User Guide for Cisco Network Registrar, 7.0
Managing Leases
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Managing Leases

Table Of Contents

Managing Leases

Configuring Leases in Scopes

Viewing Leases

Lease States

Guidelines for Lease Times

Importing and Exporting Lease Data

Pinging Hosts Before Offering Addresses

Deactivating Leases

Excluding Leases from Ranges

Searching Server-Wide for Leases

Creating Lease Reservations

Setting Advanced Lease and Reservation Properties

Reserving Currently Leased Addresses

Unreserving Leases

Extending Reservations to Non-MAC Addresses

Forcing Lease Availability

Inhibiting Lease Renewals

Handling Leases Marked as Unavailable

Setting Timeouts for Unavailable Leases

Running Address and Lease Reports

Running Address Usage Reports

Running IP Lease Histories

Enabling Lease History Recording at the Local Cluster

Querying IP Lease History

Trimming Lease History Data

Running Lease Utilization Reports

Receiving Lease Notification

Running Lease Notification Automatically in Solaris and Linux

Running Lease Notification Automatically in Windows

Specifying Configuration Files for Lease Notification

Querying Leases

Leasequery Implementations

Pre-RFC Leasequery for DHCPv4

RFC 4388 Leasequery for DHCPv4

Leasequery for DHCPv6

Leasequery Statistics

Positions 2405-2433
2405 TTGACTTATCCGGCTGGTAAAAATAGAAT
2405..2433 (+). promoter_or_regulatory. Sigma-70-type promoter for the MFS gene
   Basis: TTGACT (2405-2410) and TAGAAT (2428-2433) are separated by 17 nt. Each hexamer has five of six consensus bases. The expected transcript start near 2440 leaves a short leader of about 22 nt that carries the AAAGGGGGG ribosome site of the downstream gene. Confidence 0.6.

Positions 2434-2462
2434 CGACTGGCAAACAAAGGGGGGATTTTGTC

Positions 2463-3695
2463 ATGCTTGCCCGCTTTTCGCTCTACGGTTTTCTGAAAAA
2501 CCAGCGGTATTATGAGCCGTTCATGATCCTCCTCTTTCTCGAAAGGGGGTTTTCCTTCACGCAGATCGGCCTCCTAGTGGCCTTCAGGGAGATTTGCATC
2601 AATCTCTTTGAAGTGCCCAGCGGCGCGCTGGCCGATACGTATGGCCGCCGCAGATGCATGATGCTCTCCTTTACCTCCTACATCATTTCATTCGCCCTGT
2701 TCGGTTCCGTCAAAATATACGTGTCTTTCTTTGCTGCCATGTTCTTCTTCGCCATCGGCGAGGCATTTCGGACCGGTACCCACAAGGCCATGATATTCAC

Leasequery Example


Managing Leases


Leases are at the center of the Dynamic Host Configuration Protocol (DHCP). They are the IP addresses allocated to individual clients for a certain time period. The DHCP server automatically allocates these leases with properly configured scopes that include valid IP address ranges. No two clients can have the same leased address. Reservations are leases that always get the same IP address.

This chapter describes how to manage leases and reservations in a network.

See Also

Configuring Leases in Scopes
Searching Server-Wide for Leases
Creating Lease Reservations
Setting Advanced Lease and Reservation Properties
Running Address and Lease Reports
Querying Leases

Configuring Leases in Scopes

After setting the IP address ranges for a scope, you can monitor and adjust the leases that result from DHCP assignments.

See Also

Viewing Leases
Lease States
Guidelines for Lease Times
Importing and Exporting Lease Data
Pinging Hosts Before Offering Addresses
Deactivating Leases
Excluding Leases from Ranges

Viewing Leases